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Efforts Underway to Reduce Truck Blind Spots and Accidents

One of the biggest concerns for motorcyclists while traveling anywhere near a tractor-trailer or commercial truck is the possibility that the truck driver will not see the motorcycle.The National Transportation Safety Board recently released a report asking the National Highway Safety Administration to target blind spot mitigation in commercial trucks, especially in those cases where blind spots significantly impact motorcyclists and cyclists.
It’s not difficult to understand why motorcyclists and cyclists may be so easy to miss for a truck driver.A truck driver has several blind spots that exist behind and around their rig and trailer, and any vehicle that is in one of these blind spots may not be easily visible to the truck driver.Those visibility difficulties become even more pronounced in the case of a motorcycle or bicycle because of the narrow frames of these vehicles.

When a truck driver is not able to identify a motorcycle in his blind spot, he is at risk of colliding with it and causing serious injury or death.While the occupants of a car have some amount of protection in the form of seatbelts, airbags and the frame of the vehicle to protect them from serious injuries in a truck accident, motorcyclists have no such luxury.They are extremely vulnerable to the high risk of injuries in an accident with a commercial truck, and it is these risks that the National Transportation Safety Board wants to target.

The National Transportation Safety Board based its findings on data analysis from five states that used hospital records as well as police reports.The data were analyzed, and the Board found that the fatality rate involving vulnerable road users like pedestrians, cyclists and motorcyclists was significantly high.In the case of motorcyclists, there was a fatality rate of 119.5 for every 1,000 accidents.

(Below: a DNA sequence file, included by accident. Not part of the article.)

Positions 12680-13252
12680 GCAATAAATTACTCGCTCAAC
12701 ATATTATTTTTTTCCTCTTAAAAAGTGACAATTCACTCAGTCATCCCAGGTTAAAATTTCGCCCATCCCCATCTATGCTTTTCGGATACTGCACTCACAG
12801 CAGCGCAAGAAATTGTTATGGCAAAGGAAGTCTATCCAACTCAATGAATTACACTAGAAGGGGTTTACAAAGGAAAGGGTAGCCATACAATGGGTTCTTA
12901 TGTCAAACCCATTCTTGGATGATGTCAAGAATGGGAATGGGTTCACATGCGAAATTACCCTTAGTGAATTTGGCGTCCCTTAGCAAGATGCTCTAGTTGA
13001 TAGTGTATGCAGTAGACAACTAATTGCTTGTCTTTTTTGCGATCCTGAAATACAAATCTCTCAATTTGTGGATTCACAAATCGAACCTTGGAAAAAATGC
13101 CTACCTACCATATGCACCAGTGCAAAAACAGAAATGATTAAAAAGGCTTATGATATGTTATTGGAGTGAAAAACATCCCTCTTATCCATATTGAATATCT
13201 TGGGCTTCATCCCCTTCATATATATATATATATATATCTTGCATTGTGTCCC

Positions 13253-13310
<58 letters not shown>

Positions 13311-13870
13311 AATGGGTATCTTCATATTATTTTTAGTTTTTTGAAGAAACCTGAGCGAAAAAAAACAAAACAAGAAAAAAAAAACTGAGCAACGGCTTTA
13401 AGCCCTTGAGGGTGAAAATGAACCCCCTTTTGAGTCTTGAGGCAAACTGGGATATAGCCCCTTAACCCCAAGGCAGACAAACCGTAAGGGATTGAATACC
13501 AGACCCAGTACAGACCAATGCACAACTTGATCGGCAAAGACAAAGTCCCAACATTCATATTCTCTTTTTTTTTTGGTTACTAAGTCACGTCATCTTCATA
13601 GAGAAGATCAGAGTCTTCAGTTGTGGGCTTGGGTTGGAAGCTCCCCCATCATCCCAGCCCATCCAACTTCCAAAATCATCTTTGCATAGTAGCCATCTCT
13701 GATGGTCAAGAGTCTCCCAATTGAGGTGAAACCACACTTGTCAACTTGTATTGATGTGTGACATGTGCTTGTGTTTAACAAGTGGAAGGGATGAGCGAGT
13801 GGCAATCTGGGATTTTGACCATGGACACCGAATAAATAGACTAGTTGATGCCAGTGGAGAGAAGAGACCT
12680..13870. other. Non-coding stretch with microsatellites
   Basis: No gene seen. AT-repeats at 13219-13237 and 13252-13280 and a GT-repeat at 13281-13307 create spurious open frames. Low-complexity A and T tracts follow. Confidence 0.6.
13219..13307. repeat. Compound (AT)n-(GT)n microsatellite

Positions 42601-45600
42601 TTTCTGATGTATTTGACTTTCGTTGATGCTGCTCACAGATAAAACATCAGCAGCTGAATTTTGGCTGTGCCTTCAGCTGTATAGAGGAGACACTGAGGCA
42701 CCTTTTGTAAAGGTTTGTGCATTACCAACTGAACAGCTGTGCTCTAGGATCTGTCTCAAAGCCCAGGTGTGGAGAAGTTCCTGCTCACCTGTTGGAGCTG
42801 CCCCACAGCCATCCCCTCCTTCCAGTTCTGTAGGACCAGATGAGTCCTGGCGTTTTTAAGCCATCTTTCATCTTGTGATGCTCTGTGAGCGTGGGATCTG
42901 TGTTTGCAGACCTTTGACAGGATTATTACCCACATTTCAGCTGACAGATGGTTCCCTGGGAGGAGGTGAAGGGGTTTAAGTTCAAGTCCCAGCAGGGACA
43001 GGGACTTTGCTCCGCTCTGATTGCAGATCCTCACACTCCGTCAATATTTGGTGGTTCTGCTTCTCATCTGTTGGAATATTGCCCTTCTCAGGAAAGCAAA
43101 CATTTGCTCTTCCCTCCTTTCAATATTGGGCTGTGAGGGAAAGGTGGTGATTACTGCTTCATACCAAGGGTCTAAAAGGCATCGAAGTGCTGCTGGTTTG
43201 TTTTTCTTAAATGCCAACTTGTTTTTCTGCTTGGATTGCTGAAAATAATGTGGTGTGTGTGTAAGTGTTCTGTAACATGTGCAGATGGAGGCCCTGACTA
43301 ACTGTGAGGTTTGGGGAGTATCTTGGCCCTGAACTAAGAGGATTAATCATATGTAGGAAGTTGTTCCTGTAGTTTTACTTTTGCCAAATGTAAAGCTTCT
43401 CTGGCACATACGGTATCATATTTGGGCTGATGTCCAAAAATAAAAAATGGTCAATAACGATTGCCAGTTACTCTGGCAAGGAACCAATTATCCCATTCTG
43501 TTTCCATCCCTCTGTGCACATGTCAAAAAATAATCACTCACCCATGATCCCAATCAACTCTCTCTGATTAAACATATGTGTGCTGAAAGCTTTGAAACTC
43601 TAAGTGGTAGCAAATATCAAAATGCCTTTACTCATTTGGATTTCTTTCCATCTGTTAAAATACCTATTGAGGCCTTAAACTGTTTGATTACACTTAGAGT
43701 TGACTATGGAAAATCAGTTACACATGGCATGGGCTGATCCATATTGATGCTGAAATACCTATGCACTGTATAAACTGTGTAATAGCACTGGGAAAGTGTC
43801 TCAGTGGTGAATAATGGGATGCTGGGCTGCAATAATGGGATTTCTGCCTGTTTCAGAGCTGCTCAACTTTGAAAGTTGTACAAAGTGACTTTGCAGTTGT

There are even more significant risks when pedestrians are in a truck driver’s blind spot.In fact, in many cases, the NTSB analysis found that the truck driver did not even realize that he had struck a pedestrian until later.The National Transportation Safety Board found a total of 759 pedestrian and 181 cyclist fatalities between 2005 and 2009 in accidents involving tractor-trailers.

Pedestrians are much more likely to be struck while they’re trying to cross the road in front of a tractor-trailer, while bicyclists are much more likely to be struck when they are riding on the right side of the roadway.Therefore, the data analysis found that the most common impact location for bicyclist deaths was the truck’s right side; accounting for 40% of all fatalities, while in the case of pedestrians, 60% of all fatalities involved a collision with the front of the tractor-trailer.The Board recommends that truck drivers use their mirrors more responsibly, and also implement newer technologies like crossover convex mirrors to identify vulnerable road users in their blind spots.